The colitis was induced by orally administering 2% (w/v) DSS drinking water for 5 days. The mice were randomly divided into five groups (n = 10)—the normal group (N group, drinking water), model group (M group, 2% DSS water), positive control group (PC group, 2% DSS water + 50 mg/kg 5-ASA), low dose LMW-ulvan group (LP group, 2% DSS water + 50 mg/kg LMW-ulvan), and high dose LMW-ulvan group (HP group, 2% DSS water + 100 mg/kg LMW-ulvan). The mice’s body weight, stool condition, and fecal bleeding were recorded daily. On the 13th day, the mice were sacrificed after fasting for eight hours.
3.7. Assessment of Severity of Colitis
The length of the colon was measured from the ileocecal junction to the anal verge [27
]. The disease activity index (DAI) was calculated by average scores for changes in body weight loss, stool condition, and fecal bleeding, according to the DAI scoring system [44
]. Briefly, loss in body weight was scored as follows: (i) weight loss: 0, no weight loss; 1, 1–5% loss; 2, 5–10% loss; 3, 10–15% loss; 4, more than 15% loss, (ii) stool consistency: 0, normal; 2, loose stools; 4, diarrhea, and (iii) fecal bleeding: 0, no blood; 2, positive hemoccult; 4, severe bleeding. The spleen and thymus were immediately weighted to calculate the spleen and thymus indices. Thymus or spleen index = thymus or spleen weight mg/body weight g.
3.8. Cytokines and Activities of Antioxidant Enzyme Assay
Blood was taken from the ocular orbit and centrifuged at 4000 rpm for 40 min at 4 °C to obtain serum. To the colon was added PBS to make 10% tissue homogenate. Then, the colonic homogenate was centrifuged at 4000 rpm for 15 min and the supernatant was taken for biochemical determination. The expression levels of the inflammatory cytokines, including IL-1β, IL-4, and IFN-γ, both in the serum and colon tissue, were determined by ELISA kits, according to the manufacture’s protocol. The level of MDA and activity of CAT and GPx in the colon were measured according to the manufacturer’s instructions.
3.9. Quantitative Real-Time Polymerase Chain Reaction (qRT-PCR) Analysis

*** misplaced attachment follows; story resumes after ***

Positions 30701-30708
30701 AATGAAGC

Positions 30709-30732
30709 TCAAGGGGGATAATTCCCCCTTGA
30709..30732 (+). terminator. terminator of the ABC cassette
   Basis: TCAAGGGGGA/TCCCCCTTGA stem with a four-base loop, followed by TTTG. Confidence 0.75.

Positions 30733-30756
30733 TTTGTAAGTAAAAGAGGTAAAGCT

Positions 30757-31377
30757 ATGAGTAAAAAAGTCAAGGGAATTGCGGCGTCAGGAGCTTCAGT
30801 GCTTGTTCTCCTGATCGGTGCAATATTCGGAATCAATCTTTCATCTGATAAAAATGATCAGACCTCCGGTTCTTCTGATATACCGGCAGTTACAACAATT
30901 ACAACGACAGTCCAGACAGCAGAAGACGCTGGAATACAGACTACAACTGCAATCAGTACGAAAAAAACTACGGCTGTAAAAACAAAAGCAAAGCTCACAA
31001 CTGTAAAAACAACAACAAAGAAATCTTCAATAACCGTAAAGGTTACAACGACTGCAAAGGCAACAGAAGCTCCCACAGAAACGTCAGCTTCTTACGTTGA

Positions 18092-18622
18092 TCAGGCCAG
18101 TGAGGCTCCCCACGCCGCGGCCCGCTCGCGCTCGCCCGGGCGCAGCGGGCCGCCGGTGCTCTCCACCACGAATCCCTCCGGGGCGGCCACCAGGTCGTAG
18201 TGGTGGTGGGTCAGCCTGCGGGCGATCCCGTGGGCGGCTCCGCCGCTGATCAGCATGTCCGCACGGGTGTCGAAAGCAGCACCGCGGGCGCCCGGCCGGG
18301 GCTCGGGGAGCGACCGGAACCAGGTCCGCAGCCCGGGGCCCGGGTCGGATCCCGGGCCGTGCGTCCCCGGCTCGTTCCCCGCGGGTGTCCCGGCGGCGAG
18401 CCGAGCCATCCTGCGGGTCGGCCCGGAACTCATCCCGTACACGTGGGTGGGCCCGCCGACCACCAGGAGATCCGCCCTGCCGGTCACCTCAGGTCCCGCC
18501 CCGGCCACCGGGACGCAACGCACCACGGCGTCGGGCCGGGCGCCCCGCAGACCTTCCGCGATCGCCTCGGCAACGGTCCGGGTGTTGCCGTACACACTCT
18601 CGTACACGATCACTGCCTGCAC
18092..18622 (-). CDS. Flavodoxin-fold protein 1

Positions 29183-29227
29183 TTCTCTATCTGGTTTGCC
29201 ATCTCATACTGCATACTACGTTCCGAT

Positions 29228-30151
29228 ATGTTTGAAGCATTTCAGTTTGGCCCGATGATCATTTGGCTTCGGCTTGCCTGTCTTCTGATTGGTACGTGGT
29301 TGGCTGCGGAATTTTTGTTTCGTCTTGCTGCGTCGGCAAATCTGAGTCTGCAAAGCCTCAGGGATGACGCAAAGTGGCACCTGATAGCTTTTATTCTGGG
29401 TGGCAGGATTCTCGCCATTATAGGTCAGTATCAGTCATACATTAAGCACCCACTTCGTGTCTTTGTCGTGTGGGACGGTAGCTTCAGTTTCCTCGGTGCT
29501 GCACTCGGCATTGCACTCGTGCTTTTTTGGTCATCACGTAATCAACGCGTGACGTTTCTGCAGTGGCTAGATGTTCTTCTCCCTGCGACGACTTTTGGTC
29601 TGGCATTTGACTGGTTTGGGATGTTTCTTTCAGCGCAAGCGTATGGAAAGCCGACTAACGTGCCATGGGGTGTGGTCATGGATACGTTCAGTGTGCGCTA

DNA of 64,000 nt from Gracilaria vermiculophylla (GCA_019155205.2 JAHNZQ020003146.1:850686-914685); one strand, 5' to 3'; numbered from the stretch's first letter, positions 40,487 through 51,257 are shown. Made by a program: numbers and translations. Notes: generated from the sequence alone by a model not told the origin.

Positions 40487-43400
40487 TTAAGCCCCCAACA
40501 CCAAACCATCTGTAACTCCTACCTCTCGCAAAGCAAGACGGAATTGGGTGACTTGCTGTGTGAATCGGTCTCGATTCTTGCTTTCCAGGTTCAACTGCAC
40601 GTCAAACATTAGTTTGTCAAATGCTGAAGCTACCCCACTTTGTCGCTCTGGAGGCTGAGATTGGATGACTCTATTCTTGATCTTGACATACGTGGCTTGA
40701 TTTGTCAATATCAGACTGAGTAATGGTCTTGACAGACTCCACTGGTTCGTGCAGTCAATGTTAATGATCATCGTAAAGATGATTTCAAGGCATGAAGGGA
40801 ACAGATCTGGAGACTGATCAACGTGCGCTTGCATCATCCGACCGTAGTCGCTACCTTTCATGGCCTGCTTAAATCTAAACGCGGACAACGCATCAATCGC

Colon tissue was ground with liquid nitrogen and 10 μL β-mercaptoethanol and 500 μL Buffer GTC was added to it. Total RNA was then extracted according to the manufacturer’s instructions. The extracted RNA was reverse-transcribed into cDNA (5X All-InOneMasterMix; abm, Vancouver, Canada) and qRT-PCR amplification was performed using the SYBR Green (TOYOBO, Osaka, Japan) reagent to examine the mRNA relative expressions of ZO-1, occludin, and claudin [40
]. The mRNA expression from each sample was calculated by normalizing with β-actin as an endogenous control. The primer sequences are listed in Table 2
3.10. Western Blot (WB) Assay
According to the method described by Tian et al. (2020) [45
], the WB procedure was as follows. Colon tissue was ground in the presence of liquid nitrogen and then lysed in RIPA lysis buffer for 30 min on ice. The lysates were centrifuged under the condition of 12,000 rpm at 4 °C for 10 min. The protein concentrations of the supernatants were detected by using a BCA protein assay kit. Then, the same amount of protein was separated by 12% SDS-PAGE and transferred to polyvinylidene difluoride (PVDF) membranes (Hybond, Sunnyvale, CA, USA) using a semidry transfer system (Bio-Rad, Hercules, CA, USA).The membranes were incubated with specific antibodies against β-actin, ZO-1,occluding, and claudin-1 overnight at 4 °C, and then HRP-conjugated secondary antibodies were incubated for 1 h at room temperature. All of the antibodies were diluted in tris buffered saline (TBS). The protein signals were analyzed using an ECL detection system (Tanon, Nanjing, China).
3.11. Statistics Analysis
All data were analyzed by using SPSS software 22 and expressed as the mean ± standard deviation of at least three separate experiments. Statistical significance was identified by one-way analysis of variance (ANOVA) and the Waller-Duncan test. The value of p < 0.05 was accepted as statistically different.
Our results revealed that LMW-ulvan enzymatic production of ulvan extracted from green algae U. pertusa consists of 57.23% rhamnose, 28.76% xylose, 7.42% glucuronic acid, and 1.77% glucose. Its backbone contained (1→3,4)-linked Rha, (1→4)-linked Xyl, and (1→4)-linked GlcA with small amounts of (1→4)-linked Rha residues; sulfate substitution was at C-3 of rhamnose. In addition, LMW-ulvan was able to relieve intestinal inflammation and oxidative damage caused by DSS. Meanwhile, LMW-ulvan was able to significantly increase mRNA levels of claudin, occluding, and ZO-1, which improve intestinal mucosal permeability. Consequently, the results of this study support the potential application of LMW-ulvan as a functional food ingredient for IBD.